Council votes to keep Moran as manager
Thomas Moran, city manager, does not have a new contract—that’s to come from a confab with the Council — but the panel did vote to keep him around with five yes votes and one abstention by Councilman Mark Johnson.
The Nome Common Council discussed Moran in executive session two weeks ago without Moran’s presence. The plan was then for council members to read through critiques of his work written by department heads. Then the Council would schedule another executive session with Moran and decide whether to hire or let him go. The critiques resided on file at City Hall. No one read them.
Councilman Stan Andersen had enough. Why not vote now, he wondered. Council members Louis Green Sr. and Mark Johnson wanted more information and discussion as planned, before voting. The Council voted as a straw poll with Johnson abstaining.
The deal will not become final until the Council and Moran iron out and approve a mutually agreeable contract.
The Nome Common Council put a dent in its agenda on July 24 when it postponed introducing two of three alcohol measures, deciding to hold off pending work sessions.
Andersen thought it would be better to work the issues over with additional information and discussion rather than “killing” them at Monday evening’s regular meeting.
One ordinance slated to go into first reading, if passed, would slap liquor sales with a 10 percent excise tax.
The other proposed ordinance would limit sales of liquor products to between the hours of 11 a.m. and 9 p.m. on weekdays and Saturdays and on Sundays to hours between 1 p.m. and 9 p.m.
Moran suggested that the work sessions on the two questions could include the issue of establishing a sleep-off center and Alano sobriety support club in the former library and museum building on Front Street, in a meeting with Behavioral Health Services of NSHC.
“You can throw in the kitchen sink,” Moran said.
During the citizen comments agenda item, three residents took the podium to talk about the postponed consideration of proposed ordinances on limiting hours of sale and imposing the 10 percent excise tax.
Bridie Trainor, director of Nome Emergency Shelter Team (NEST facility), Lisa Ellanna, director of Katirvik Cultural Center and Panganga Pungowiyi, director of Kawerak’s Wellness Program, developed the following ideas during their comments:
• Criminalizing alcoholism is not the way to go when alcoholism is a disease. Criminal justice is where poor people are pushed off to when the community does not have resources to support them correctly. Alcoholics face safety concerns. Anvil Mountain Correctional Center no longer accepts people under Title 47 protective custody.
• The town needs a sleep-off center. Excise tax proceeds could fund the facility.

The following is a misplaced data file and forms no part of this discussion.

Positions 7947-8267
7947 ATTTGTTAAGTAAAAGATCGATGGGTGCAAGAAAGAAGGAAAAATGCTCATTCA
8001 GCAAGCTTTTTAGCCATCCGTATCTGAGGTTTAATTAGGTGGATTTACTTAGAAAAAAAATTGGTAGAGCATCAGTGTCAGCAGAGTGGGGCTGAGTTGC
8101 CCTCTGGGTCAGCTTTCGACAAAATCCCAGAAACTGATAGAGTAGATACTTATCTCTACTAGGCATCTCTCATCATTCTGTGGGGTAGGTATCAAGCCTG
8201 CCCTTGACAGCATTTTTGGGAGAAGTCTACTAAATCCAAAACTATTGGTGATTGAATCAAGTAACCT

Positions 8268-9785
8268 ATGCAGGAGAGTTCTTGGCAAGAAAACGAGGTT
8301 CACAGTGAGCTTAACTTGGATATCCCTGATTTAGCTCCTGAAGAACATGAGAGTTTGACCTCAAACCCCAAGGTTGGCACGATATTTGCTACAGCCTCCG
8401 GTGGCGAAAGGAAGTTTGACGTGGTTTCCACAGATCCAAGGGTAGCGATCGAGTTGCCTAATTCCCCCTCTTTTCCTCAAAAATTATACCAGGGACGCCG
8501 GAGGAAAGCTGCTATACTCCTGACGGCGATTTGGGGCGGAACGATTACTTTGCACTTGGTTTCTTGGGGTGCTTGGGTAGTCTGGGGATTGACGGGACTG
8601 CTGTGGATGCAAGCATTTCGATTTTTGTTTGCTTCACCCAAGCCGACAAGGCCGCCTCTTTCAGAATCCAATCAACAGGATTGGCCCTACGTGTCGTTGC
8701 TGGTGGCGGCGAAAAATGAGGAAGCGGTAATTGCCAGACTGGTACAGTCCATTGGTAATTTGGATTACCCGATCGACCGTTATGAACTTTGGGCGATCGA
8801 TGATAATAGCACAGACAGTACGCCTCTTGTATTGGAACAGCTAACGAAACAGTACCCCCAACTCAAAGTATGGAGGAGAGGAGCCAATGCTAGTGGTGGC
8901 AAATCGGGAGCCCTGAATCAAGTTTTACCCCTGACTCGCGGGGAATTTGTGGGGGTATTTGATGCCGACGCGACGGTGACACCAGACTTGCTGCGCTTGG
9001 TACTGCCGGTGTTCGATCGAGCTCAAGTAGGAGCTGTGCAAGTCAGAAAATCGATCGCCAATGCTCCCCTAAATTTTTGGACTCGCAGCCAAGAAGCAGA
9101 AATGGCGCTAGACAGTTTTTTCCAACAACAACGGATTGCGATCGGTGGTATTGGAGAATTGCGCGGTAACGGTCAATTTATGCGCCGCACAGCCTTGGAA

• Alcoholism not only costs the city money, but also costs a lot of strain on police services that should be addressing other needs.
• The NEST organization, which shelters the homeless on cold nights, is facing more needs than it can handle. It is not suited to providing a much needed sleep-off service and day shelter. The Council has the power to implement an excise tax without putting it on the ballot—a pretty powerful resource.
Andersen suggested that Ellanna run for Council to find solutions.
Ellanna was ready: She had representation on the Council for solving community problems.
“I voted for you,” she told Andersen.
“We have six people on the Council,” Pungowiyi shot off.
They were not attempting to criminalize alcoholism, Moran countered. He had been asked to open the toolbox and bring out some tools with which to deal with public drunkenness, he said. The ordinances did not pertain to criminal charges, but violations carrying fines.
The Council did vote into second reading a measure to prohibit intoxication in a public right-of-way, real property for which an easement has been granted for public travel and transportation by motor vehicle. The ordinance recognizes that the behavior presents public safety risks for both the inebriated individual and motorists. Fines for open container on a public street or other public place would be $100 for first violation within a 12-month period; $500 for the second violation within a 12-month period; and mandatory court appearance for the third violation within a 12-month period. Public consumption of intoxicating liquor would draw a similar fine schedule.
In other business the Council:
• Approved purchasing five acres of real property from Arctic Gold Mining for $10,000. The Nome Volunteer Fire Dept. currently uses the property along Center Creek Road for training.
• Approved Mayor Richard Beneville’s appointment of Lucas Sawyer to the Nome Museum and Library Commission. Sawyer is an informational technology consultant.
• Recessed into an executive session to discuss potential loss of tax and utility revenue that could negatively affect the City of Nome.